‘A low simmer’: Vermont’s critical race theory backlash isn’t over – vtdigger.org – DC Initiative on Racial Equity
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network of national groups stoke fears about “critical race theory,” a once-obscure academic theory turned by conservatives into a catch-all bogeyman signifying progressive school initiatives.

In Vermont, it sometimes feels as if the moment has passed. Events held by right-wing activists and politicians in late summer and early fall have slipped out of the headlines. 

But some educators say the debate has left a lingering chilling effect in certain classrooms. In one district, the school board fell just one vote shy of attempting to ban so-called critical race theory outright. Administrators elsewhere report receiving expansive public records requests demanding all materials related to “equity” and even “social-emotional learning.” And many are wearily waiting to see who runs in school board elections when March rolls around.

“The culture wars are alive and well,” said Jay Badams, the superintendent in School Administrative Unit 70, an Upper Valley school district that straddles Vermont and New Hampshire. “They’re just at a low simmer compared to other places.”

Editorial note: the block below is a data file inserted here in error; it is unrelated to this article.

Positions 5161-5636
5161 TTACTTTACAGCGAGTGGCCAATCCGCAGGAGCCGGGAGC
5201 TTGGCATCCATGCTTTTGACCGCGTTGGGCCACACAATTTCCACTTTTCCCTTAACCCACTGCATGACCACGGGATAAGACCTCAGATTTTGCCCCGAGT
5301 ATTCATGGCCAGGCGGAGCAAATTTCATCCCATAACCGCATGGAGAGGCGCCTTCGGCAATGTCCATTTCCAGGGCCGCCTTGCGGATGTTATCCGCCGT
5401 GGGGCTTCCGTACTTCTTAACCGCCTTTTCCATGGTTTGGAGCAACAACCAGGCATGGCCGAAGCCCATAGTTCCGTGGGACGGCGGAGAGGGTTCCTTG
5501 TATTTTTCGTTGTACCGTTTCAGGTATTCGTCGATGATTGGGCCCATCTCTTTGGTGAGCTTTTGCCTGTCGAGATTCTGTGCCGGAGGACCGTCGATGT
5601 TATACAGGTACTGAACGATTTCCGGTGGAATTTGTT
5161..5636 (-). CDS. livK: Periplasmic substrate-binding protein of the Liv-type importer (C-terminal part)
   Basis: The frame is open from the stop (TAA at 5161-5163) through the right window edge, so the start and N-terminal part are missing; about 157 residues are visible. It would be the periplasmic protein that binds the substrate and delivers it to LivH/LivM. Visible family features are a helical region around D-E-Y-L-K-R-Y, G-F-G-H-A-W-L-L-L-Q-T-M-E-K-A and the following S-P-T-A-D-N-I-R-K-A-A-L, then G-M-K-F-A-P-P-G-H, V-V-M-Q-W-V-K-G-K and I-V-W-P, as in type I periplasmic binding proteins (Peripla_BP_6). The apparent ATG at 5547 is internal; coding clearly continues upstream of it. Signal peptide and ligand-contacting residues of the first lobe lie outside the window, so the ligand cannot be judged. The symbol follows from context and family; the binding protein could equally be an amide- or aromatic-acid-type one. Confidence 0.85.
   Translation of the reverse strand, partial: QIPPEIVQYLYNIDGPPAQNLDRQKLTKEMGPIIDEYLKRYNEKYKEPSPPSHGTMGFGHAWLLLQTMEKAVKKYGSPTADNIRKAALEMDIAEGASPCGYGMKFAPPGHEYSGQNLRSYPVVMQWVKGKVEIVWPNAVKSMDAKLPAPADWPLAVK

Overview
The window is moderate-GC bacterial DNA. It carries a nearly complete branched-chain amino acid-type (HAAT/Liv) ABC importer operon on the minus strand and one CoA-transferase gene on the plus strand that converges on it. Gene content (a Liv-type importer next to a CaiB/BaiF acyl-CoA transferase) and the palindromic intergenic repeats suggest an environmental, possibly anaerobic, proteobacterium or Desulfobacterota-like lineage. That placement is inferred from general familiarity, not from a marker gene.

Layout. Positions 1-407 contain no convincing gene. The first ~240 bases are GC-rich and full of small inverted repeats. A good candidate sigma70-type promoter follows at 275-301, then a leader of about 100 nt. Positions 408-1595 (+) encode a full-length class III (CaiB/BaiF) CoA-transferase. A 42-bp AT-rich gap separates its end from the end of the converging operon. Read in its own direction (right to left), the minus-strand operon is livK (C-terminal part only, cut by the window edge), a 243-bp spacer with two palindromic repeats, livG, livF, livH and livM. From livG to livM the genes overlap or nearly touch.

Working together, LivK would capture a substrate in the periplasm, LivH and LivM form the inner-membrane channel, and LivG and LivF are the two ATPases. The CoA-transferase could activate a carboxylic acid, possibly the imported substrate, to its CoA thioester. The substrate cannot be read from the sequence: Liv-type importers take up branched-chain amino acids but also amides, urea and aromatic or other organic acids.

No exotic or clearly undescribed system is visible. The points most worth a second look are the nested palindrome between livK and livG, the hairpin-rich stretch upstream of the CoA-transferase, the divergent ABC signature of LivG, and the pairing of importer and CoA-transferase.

Gov. Phil Scott, a socially liberal Republican who appointed the state’s first-ever director of racial equity, is not one for culture wars. 

“Gov. Scott believes we should absolutely pursue efforts in schools to promote justice and equity,” Jason Maulucci, his press secretary, wrote in an email.

But the Vermont Republican Party, which has leaned into the polarized mood of the national GOP, appears to believe it has hit upon a galvanizing strategy. Paul Dame, its newly elected chair, said he’s met parents who were politically checked out until the critical race theory debate came to town.

“One of the things I heard from them was, ‘I just assumed that everything in school today was the same way it was when I was in school,’” he said.  

Dame said he isn’t necessarily interested in measures to ban critical race theory or related topics. But he does think energy in that space could be channeled into expanding access to school vouchers.

“I think that the path forward in Vermont is not to ban content, not to mandate content, but to give parents a choice of what content they feel is appropriate for their kids,” he said.

A taxpayer-funded migration to schools with more right-wing leanings is now easier than ever in Vermont. Following a series of legal challenges by well-funded national conservative law firms, school districts that offer vouchers are now including religious schools in their list of eligible schools.

‘Not a K-12 thing’

Accused of indoctrinating children with some sinister ideology, many officials have reflexively denied the presence of critical race theory in the state’s classrooms.

“CRT is not a K-12 thing. It just isn’t,” said Darren Allen, a spokesperson for the Vermont-NEA, the state teachers union.

Darren Allen and paid leave advocatesvtdigger.org


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